March 15 – Financial Times (Martin Arnold): “Christine Lagarde has apologised to other members of the European Central Bank’s governing council for her botched communication about its new monetary policy strategy which triggered a bond market sell-off last week. Speaking to the ECB’s top decision-making body in a call on Friday, the central bank’s president said she was sorry for comments that led to the biggest single-day fall in Italian government bonds in a decade… In Thursday’s press conference Ms Lagarde said it was not the ECB’s role to ‘close the spread’ in sovereign debt markets…”

Lagarde’s “gaff” was ridiculed by market pundits, with comparisons to communication blunders early in Powell’s chairmanship. Yet it should never have become the ECB’s role to narrow borrowing spreads, or for the Fed and global central bankers to kowtow and backstop the securities markets. Years of central bank cultivation of risk-taking and leveraged speculation are coming home to roost in the a very bad way.

Evidence of acute financial instability made it to U.S. shores this week. “Short-Term Bond Market Roiled by Panic Selling;” “Government Bonds Buckle as Investors Dump Haven Assets for Cash;” and “How a Little Known Trade Upended the U.S. Treasury Market.” It was the nightmare scenario for highly levered contemporary finance: Illiquidity and rising safe haven yields, rapidly widening Credit spreads, surging CDS prices, de-risking/deleveraging, general market illiquidity and dislocation. The definitive recipe for devastating outcomes. Even more alarming, systemic dislocation unfolded not long after the Fed announced a new $700bn QE program.

March 15 – Wall Street Journal (Nick Timiraos): “The Federal Reserve slashed its benchmark interest rate to near zero Sunday and said it would buy $700 billion in Treasury and mortgage-backed securities in an urgent response to the new coronavirus pandemic. The Fed’s rate-setting committee, which delivered an unprecedented second emergency rate cut in as many weeks, said it would hold rates at the new, low level ‘until it is confident that the economy has weathered recent events and is on track’ to achieve its goals of stable prices and strong employment. ‘We have responded very strongly not just with interest rates but also with liquidity measures today,’ Fed Chairman Jerome Powell said during a press conference Sunday evening…”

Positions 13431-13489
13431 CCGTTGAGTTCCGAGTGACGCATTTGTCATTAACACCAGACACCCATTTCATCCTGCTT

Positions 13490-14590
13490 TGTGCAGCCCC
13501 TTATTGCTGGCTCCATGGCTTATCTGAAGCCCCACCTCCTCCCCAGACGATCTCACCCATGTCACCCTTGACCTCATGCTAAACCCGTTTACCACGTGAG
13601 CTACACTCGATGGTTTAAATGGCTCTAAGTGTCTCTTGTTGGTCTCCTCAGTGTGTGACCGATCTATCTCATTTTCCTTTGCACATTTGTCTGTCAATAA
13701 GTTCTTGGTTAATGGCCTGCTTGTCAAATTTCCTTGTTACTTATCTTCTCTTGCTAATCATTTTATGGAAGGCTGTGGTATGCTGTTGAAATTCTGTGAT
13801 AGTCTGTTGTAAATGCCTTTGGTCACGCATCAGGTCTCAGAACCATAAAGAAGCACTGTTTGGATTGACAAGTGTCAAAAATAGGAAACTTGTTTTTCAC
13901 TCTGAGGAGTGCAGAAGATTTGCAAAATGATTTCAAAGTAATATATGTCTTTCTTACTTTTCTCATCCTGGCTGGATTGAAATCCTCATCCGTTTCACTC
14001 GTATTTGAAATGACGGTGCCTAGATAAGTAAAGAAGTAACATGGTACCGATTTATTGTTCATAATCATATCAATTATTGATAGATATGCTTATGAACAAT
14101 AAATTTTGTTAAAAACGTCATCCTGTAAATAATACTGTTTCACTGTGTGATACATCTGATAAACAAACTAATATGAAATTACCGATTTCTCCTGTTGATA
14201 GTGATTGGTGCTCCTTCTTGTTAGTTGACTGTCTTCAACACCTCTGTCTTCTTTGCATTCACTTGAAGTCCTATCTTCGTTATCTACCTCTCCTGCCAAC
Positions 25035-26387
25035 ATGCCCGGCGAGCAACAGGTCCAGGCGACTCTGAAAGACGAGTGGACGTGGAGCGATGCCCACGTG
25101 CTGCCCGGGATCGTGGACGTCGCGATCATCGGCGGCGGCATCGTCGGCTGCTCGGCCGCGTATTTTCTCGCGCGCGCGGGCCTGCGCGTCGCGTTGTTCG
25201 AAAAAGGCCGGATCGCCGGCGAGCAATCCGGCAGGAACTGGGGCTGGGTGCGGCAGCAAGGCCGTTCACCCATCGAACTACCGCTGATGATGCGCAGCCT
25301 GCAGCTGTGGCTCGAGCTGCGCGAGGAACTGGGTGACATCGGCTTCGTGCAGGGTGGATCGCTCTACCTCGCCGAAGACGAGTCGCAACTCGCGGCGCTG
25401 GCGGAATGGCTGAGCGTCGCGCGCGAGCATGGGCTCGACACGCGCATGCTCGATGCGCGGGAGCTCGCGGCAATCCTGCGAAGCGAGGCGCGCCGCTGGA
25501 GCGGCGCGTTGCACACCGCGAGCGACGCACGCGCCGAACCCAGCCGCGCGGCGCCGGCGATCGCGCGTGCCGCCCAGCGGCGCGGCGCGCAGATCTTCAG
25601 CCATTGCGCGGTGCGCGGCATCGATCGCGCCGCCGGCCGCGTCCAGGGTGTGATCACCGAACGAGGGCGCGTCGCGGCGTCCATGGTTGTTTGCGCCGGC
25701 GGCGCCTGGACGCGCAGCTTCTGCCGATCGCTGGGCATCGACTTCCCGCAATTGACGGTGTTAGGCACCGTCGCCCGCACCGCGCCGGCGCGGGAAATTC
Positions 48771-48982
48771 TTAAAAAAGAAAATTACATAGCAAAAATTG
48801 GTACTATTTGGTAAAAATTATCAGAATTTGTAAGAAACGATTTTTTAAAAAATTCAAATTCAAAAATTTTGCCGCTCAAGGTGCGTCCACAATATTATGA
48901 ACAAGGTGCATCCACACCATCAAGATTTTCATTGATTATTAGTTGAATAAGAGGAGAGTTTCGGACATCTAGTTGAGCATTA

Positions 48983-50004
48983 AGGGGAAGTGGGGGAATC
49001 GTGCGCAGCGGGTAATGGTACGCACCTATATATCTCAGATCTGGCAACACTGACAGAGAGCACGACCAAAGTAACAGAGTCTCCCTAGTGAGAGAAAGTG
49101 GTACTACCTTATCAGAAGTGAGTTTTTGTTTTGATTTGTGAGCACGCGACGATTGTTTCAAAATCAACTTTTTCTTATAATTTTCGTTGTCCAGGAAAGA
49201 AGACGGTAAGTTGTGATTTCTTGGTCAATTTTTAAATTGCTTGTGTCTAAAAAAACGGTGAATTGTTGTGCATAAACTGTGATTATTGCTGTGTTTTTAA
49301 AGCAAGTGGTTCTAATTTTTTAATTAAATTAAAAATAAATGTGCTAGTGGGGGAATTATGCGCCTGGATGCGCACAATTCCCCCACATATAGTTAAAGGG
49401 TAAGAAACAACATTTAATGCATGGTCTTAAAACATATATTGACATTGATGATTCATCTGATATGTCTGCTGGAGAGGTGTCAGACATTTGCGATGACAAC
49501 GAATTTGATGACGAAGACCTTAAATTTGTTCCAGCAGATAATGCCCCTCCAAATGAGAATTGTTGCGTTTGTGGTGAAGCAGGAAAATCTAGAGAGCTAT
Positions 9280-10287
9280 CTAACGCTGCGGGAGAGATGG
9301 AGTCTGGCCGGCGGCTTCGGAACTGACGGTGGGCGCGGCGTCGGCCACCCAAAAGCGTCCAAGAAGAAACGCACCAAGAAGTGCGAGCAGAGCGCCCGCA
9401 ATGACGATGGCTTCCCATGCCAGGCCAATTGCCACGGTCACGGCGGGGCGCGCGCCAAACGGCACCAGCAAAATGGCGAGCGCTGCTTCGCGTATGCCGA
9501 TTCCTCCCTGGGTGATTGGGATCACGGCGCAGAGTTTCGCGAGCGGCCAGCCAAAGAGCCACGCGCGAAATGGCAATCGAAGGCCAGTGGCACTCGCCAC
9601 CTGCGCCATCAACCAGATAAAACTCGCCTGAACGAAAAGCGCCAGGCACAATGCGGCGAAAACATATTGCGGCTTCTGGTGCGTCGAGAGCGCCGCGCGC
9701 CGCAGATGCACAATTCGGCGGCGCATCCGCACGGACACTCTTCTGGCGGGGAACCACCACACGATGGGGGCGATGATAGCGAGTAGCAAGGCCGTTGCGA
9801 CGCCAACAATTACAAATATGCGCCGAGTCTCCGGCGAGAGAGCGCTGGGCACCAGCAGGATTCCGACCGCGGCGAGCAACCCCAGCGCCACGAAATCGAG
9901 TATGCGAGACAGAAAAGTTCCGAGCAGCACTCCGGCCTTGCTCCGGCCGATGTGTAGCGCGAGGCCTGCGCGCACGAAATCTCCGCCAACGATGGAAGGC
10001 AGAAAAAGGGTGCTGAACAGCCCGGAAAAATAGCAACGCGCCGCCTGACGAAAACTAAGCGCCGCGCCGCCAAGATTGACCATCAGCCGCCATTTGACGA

As the week unfolded, it was full-fledged financial crisis. It was difficult to keep track of the various emergency measures.

March 17 – Bloomberg (Christopher Condon, Craig Torres, and Matthew Boesler): “The Federal Reserve unleashed two emergency lending programs on Tuesday to help keep credit flowing to the U.S. economy amid strain in financial markets… The central bank is using emergency authorities to establish a Commercial Paper Funding Facility with the approval of the Treasury secretary… The Treasury will provide $10 billion of credit protection from its Exchange Stabilization Fund. Later in the day it announced a Primary Dealer Credit Facility, also with backing from Treasury. The moves follow mounting pressure to act after the Fed’s Sunday evening emergency interest-rate cut to nearly zero and other measures failed to stem market stress as investors reacted to the risk that the virus will tip the U.S. and global economy into a recession.”